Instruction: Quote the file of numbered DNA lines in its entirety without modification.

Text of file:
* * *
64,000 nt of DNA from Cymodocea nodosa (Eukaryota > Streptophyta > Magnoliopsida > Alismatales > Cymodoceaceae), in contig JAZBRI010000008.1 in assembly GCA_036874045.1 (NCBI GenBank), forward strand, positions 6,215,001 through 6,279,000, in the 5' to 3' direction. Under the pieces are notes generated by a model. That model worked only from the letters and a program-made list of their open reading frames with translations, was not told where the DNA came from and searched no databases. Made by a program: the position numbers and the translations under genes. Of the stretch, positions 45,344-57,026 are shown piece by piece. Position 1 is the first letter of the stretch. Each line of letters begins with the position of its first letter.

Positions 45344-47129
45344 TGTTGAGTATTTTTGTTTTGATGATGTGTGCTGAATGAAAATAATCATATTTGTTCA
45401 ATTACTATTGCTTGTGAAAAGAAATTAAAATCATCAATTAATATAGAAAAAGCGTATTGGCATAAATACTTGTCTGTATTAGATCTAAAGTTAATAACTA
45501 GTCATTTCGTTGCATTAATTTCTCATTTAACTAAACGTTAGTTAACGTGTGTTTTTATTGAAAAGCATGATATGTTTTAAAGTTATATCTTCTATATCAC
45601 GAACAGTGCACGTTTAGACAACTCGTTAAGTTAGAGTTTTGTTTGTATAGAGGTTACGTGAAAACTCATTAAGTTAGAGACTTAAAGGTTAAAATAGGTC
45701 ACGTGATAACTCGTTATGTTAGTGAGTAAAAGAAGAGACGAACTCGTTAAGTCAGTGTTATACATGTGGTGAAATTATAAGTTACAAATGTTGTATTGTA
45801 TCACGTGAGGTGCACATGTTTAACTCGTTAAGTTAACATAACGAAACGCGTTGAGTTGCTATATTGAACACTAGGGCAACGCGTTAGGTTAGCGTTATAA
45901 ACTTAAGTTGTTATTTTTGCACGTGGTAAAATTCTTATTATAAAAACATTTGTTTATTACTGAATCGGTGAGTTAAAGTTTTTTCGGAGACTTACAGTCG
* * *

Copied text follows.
64,000 nt of DNA from Cymodocea nodosa (Eukaryota > Streptophyta > Magnoliopsida > Alismatales > Cymodoceaceae), in contig JAZBRI010000008.1 in assembly GCA_036874045.1 (NCBI GenBank), forward strand, positions 6,215,001 through 6,279,000, in the 5' to 3' direction. Under the pieces are notes generated by a model. That model worked only from the letters and a program-made list of their open reading frames with translations, was not told where the DNA came from and searched no databases. Made by a program: the position numbers and the translations under genes. Of the stretch, positions 45,344-57,026 are shown piece by piece. Position 1 is the first letter of the stretch. Each line of letters begins with the position of its first letter.

Positions 45344-47129
45344 TGTTGAGTATTTTTGTTTTGATGATGTGTGCTGAATGAAAATAATCATATTTGTTCA
45401 ATTACTATTGCTTGTGAAAAGAAATTAAAATCATCAATTAATATAGAAAAAGCGTATTGGCATAAATACTTGTCTGTATTAGATCTAAAGTTAATAACTA
45501 GTCATTTCGTTGCATTAATTTCTCATTTAACTAAACGTTAGTTAACGTGTGTTTTTATTGAAAAGCATGATATGTTTTAAAGTTATATCTTCTATATCAC
45601 GAACAGTGCACGTTTAGACAACTCGTTAAGTTAGAGTTTTGTTTGTATAGAGGTTACGTGAAAACTCATTAAGTTAGAGACTTAAAGGTTAAAATAGGTC
45701 ACGTGATAACTCGTTATGTTAGTGAGTAAAAGAAGAGACGAACTCGTTAAGTCAGTGTTATACATGTGGTGAAATTATAAGTTACAAATGTTGTATTGTA
45801 TCACGTGAGGTGCACATGTTTAACTCGTTAAGTTAACATAACGAAACGCGTTGAGTTGCTATATTGAACACTAGGGCAACGCGTTAGGTTAGCGTTATAA
45901 ACTTAAGTTGTTATTTTTGCACGTGGTAAAATTCTTATTATAAAAACATTTGTTTATTACTGAATCGGTGAGTTAAAGTTTTTTCGGAGACTTACAGTCG